Neverland is calling again...Something is wrong in Neverland. Dreams are leaking out-strangely real dreams, of pirates and mermaids, of war paint and crocodiles. For Wendy and the Lost Boys it is a clear signal-Peter Pan needs their help, and so it is time to do the unthinkable and fly to Neverland again. But back in Neverland, everything has ...
Neverland is calling again...Something is wrong in Neverland. Dreams are leaking out-strangely real dreams, of pirates and mermaids, of war paint and crocodiles. For Wendy and the Lost Boys it is a clear signal-Peter Pan needs their help, and so it is time to do the unthinkable and fly to Neverland again. But back in Neverland, everything has changed-and the dangers they find there are far beyond their dreams...Specially commissioned by Great Ormond Street Hospital for Children as the winner of their competition to write the official sequel to J.M. Barrie's Peter Pan, Peter Pan in Scarlet is a thrilling adventure that you will never forget. Proceeds from every copy sold will go to benefit Great Ormond Street Hospital for Children. This new version brings the adventure to new life with full colour illustrations throughout by David Wyatt, and a new version of the text by Geraldine McCaughrean, to make the story accessible to younger readers. A beautiful book to share and to treasure.
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Publishers Weekly, 2006-11-13 The product of a contest commissioned by trustees at London's Great Ormond Street Hospital, owner of the copyright to J.M. Barrie's original Peter Pan, this authorized sequel largely succeeds in entertaining fans of the classic. Curry offers an easy, comfortable pace and somewhat subdued tone for this outing, seemingly taking great care to introduce listeners to new characters (Fireflyer, a male fairy) and reacquaint them with old ones (Wendy and John Darling, Peter). As the central plot unfolds-a return by the League of Pan to Neverland, and their treasure-hunting adventures there with Peter-Curry particularly delights in giving voice to Ravello, a tattered lion tamer and dramatically obsequious fellow who offers to assist the crew and who has a hilarious, hard-to-place foreign accent. Slightly darker and a bit harder to follow than its predecessor (also new on audio; see notes), McCaughrean's follow-up, sparked here by Curry's solid performance-is sure to prove irresistible for many. All ages. (Oct.) Copyright 2006 Reed Business Information.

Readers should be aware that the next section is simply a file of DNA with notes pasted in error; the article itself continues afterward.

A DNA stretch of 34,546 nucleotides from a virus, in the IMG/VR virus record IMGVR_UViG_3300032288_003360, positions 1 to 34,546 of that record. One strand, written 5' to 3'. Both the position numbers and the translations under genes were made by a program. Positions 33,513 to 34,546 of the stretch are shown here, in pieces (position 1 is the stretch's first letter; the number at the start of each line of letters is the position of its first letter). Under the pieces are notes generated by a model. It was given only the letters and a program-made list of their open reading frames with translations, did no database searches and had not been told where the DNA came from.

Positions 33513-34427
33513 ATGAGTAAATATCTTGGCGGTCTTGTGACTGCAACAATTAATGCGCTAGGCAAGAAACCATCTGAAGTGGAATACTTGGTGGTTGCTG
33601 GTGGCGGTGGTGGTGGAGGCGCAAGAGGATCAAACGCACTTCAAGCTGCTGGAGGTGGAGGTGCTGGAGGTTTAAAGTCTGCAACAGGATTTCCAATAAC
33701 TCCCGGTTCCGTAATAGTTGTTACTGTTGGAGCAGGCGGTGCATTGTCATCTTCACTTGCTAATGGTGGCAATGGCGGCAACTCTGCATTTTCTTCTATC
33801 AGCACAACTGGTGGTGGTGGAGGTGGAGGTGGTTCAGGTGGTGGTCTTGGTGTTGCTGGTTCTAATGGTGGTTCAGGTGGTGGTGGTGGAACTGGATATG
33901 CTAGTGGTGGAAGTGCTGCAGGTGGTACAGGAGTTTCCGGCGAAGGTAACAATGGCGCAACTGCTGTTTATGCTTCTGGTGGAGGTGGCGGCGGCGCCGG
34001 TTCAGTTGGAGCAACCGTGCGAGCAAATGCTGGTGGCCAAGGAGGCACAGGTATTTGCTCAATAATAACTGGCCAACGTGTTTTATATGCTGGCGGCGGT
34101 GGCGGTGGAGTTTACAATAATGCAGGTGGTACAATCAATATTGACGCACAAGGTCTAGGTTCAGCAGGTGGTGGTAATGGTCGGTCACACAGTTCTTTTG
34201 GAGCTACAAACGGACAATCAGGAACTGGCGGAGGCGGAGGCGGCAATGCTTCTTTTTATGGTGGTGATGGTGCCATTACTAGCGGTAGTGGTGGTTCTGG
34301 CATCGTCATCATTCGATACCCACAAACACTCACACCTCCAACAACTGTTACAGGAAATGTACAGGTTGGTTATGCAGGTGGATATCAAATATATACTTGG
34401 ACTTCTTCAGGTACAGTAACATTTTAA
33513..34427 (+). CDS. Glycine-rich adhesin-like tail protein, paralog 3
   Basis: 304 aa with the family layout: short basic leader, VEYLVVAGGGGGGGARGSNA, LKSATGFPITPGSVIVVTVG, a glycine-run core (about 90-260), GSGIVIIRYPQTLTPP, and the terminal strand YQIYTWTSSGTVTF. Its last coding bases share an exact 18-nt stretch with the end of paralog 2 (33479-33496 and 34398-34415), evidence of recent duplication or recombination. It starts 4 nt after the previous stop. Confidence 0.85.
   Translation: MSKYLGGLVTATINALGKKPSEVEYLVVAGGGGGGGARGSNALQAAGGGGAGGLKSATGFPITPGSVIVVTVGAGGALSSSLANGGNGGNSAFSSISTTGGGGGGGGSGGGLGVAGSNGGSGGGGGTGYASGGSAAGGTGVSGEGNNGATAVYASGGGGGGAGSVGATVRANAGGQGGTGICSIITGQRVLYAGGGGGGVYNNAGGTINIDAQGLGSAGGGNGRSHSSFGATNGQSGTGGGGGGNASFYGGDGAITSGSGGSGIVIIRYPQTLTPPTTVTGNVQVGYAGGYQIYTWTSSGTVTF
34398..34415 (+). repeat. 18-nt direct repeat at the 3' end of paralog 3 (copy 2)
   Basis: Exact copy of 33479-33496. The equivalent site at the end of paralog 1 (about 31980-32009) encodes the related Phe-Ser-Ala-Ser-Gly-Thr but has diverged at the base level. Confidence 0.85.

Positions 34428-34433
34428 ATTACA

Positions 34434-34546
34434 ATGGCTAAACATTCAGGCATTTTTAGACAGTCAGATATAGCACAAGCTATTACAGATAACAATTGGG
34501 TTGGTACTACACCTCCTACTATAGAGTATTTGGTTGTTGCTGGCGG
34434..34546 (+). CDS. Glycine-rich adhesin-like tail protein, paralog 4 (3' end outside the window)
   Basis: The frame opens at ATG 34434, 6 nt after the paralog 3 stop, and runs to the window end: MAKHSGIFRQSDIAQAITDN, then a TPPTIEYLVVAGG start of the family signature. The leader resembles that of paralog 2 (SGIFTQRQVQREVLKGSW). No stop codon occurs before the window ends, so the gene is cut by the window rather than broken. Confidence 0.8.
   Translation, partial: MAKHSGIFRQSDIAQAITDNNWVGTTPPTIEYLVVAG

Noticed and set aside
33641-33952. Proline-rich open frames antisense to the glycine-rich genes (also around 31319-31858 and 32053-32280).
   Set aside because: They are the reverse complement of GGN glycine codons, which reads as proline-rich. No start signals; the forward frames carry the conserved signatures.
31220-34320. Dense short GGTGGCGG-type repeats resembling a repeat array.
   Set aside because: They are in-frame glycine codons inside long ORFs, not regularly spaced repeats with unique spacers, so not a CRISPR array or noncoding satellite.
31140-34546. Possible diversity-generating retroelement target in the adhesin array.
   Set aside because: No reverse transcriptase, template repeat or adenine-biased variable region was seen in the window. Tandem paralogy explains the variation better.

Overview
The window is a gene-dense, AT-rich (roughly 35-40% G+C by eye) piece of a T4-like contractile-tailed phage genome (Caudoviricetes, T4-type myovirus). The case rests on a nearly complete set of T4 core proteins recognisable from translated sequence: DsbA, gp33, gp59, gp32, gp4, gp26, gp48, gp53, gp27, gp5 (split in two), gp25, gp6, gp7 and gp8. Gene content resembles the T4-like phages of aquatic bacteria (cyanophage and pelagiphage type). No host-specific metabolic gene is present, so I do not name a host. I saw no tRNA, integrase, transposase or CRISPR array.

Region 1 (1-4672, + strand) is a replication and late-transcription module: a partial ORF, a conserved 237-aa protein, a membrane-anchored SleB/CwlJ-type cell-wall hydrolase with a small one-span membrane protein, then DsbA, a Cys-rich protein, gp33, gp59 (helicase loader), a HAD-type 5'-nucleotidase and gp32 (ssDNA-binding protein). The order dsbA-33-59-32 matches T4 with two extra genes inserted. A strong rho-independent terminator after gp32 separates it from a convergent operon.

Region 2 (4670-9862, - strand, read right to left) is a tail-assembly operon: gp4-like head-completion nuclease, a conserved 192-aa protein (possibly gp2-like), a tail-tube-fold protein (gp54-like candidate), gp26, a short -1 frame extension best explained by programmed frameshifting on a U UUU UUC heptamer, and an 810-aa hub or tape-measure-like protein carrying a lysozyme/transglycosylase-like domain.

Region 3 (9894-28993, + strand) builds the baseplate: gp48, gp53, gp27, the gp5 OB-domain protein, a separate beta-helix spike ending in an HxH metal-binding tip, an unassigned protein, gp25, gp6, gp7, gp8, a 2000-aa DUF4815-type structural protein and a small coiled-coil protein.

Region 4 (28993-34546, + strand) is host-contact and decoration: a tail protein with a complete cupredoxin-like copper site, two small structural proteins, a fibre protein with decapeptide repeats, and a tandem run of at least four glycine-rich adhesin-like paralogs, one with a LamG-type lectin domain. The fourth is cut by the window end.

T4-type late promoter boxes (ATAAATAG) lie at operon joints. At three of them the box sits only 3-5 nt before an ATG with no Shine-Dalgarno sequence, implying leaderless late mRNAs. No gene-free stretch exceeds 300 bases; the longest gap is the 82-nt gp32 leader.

Publishers Weekly, 2006-10-09 McCaughrean won a competition to pen this sequel to J.M. Barrie's Peter Pan (see Children's Bookshelf, Sept. 14). She faced prodigious challenges in continuing this classic character's story the original book's tidy resolution and a croc-eaten Hook among them. McCaughrean's complex tale, set in 1926, finds Wendy, the "Old Boys" and John (Michael having perished in the Great War) dreaming repeatedly of Neverland, whose trappings (an eye patch, a live crocodile, etc.) keep turning up nearby. Wendy knows something's amiss, and she and the men set out to catch a fairy in Kensington Gardens (for its flight-inducing dust) and to grow small enough to make a return visit. In one of the book's most charming aspects, the group, having regained childhood and reunited with Peter Pan, loses sight of their mission: "The grown-ups who had set out from London full of good intentions, clean forgot why they had come." Neverland is now autumnal and sere, with its lagoon poisoned and fairy legions warring mindlessly; and a mysterious gent named Ravello, shrouded in unraveling wool, has turned the beasts into circus performers. An adventure aboard the abandoned Jolly Roger culminates in the League of Pan's rescue by Ravello, who flatters Pan into accepting him as valet for their next quest to Neverpeak's summit for Hook's hidden treasure. Pan's resulting transformation may stretch some readers' credulity, and this sequel is more densely plotted than the original. But McCaughrean's story, with its picaresque descriptions, faithfully rekindled characters and an ending that leaves room for sequels, will keep the pages turning. What's missing, and surely impossible to recapture like Mrs. Darling's one elusive kiss, gone to Peter is Barrie's rueful, ambivalent, ennui-infused omniscient narrative voice, which made itself nearly as irresistible as Pan himself. All ages. (Oct.) Copyright 2006 Reed Business Information.
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